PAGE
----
Relationships: your ticket out of Social Media Slave Labor

Are social media sites the agents driving us all into slave labor creating the means for marketers to oppress us?  Or can marketers be smarter than that?

Instead, I would argue that only marketers who fail to create relationships need slaves.

The Internet as Playground and Factory conference explored these issues recently, and at first blush, an excerpt like this gives us all the willies, doesn't it?

Only a small fraction of the more than one billion Internet users create and add videos, photos, and mini-blog posts. The rest pay attention. They leave behind innumerable traces that speak to their interests, affiliations, likes and dislikes, and desires. Large corporations then profit from this interaction by collecting and selling this data.  Social participation is the oil of the digital economy. Today, communication is a mode of social production facilitated by new capitalist imperatives and it has become increasingly difficult to distinguish between play, consumption and production, life and work, labor and non-labor. 

Am I a slave right now, blogging and tweeting and mentioning brand names and leaving a trail of data crumbs all over the interwebs?  True, all the data the "slaves" create is fodder for data-driven marketing. Tracking people across social media, .com properties, searches and video views, it all becomes the cloud that companies are seeking to profit from.

Many of these approaches create highly interesting optimization problems.  However, I would claim that we cannot reduce all marketing to an optimization problem.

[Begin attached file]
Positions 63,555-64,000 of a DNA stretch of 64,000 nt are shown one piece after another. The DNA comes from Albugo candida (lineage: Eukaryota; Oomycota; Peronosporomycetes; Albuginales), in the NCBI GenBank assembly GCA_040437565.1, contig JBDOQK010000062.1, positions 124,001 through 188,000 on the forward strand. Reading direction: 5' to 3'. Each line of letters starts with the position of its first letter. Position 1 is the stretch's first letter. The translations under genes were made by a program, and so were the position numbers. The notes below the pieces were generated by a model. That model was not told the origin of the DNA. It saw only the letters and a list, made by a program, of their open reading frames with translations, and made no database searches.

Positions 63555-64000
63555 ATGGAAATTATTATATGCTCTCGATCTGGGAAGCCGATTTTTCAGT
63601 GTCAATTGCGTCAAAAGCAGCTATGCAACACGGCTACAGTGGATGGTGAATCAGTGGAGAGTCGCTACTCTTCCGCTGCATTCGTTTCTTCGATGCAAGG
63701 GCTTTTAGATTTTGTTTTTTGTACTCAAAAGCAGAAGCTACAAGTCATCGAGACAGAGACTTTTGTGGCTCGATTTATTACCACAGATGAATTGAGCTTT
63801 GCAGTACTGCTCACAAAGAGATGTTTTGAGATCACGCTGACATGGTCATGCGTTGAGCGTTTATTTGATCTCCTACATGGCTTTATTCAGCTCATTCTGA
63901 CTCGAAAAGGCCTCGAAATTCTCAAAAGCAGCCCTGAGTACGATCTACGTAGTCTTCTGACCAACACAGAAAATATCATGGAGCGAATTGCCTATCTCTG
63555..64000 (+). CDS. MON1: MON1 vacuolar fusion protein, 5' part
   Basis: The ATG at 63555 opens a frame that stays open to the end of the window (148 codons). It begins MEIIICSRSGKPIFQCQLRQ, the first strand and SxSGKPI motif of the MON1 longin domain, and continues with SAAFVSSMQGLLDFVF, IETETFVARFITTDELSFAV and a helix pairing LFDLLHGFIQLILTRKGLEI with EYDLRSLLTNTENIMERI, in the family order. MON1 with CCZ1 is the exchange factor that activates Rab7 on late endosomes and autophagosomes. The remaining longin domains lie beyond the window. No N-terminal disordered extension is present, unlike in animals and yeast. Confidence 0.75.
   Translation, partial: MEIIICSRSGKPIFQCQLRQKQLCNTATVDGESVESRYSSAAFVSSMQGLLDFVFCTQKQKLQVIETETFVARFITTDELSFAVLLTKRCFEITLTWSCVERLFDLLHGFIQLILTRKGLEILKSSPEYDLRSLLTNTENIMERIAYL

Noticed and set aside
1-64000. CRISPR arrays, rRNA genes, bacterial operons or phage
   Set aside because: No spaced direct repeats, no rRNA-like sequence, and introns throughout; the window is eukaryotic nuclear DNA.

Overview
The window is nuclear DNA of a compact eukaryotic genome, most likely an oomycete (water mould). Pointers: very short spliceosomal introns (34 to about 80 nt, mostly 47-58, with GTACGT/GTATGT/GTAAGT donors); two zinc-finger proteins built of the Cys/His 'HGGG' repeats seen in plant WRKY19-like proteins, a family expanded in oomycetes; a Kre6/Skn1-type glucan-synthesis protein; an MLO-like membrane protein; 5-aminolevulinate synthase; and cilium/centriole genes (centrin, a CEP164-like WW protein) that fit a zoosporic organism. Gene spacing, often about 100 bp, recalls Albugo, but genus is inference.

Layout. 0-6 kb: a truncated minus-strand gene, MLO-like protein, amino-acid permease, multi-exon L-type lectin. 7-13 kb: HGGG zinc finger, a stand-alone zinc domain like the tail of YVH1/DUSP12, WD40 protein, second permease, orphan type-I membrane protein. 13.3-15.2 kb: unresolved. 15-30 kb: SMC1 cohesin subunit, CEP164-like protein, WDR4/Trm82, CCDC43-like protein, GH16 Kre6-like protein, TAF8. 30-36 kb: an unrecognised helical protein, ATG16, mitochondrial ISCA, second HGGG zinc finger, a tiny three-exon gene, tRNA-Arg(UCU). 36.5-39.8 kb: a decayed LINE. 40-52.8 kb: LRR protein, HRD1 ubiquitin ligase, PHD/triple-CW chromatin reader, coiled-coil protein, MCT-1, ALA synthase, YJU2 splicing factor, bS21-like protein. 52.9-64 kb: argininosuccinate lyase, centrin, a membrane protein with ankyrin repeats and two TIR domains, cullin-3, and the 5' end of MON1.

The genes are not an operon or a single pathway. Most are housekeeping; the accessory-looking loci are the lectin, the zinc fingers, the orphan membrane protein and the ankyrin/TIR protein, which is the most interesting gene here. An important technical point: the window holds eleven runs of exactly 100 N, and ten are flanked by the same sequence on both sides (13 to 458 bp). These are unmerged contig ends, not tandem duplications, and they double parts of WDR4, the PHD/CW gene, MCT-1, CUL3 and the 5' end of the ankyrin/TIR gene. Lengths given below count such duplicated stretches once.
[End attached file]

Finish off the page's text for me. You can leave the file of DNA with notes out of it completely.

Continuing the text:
1. You can't optimize awareness- if you want people everywhere to know what you are doing, this will cost you in terms of money, people, or time, or frequently all three.

2.Once a user finds you, marketing strategies must combine the use of personalized offers with actual relationships and content.  So no matter how many times you test your banner creative to see whether people who saw the "pizza hut and taco bell" video like your banner ad better than people who saw the "Peanut butter jelly time" clip from Family Guy, these correlations do not get people to like you.  They're just data. 

3. Data in marketing organization often reduces perceived uncertainty about a tactic without really proving it's the right strategy.  It's just a better use of money, but spending money without creating relationships is a first class ticket to

4. Optimization-driven marketing creates perceived value for middlemen and service providers, and moves dollars around between ad nbetworks, exchanges, publishers, advertsiwers, agencies and niche service providers:  it does create valuable relationships with customers.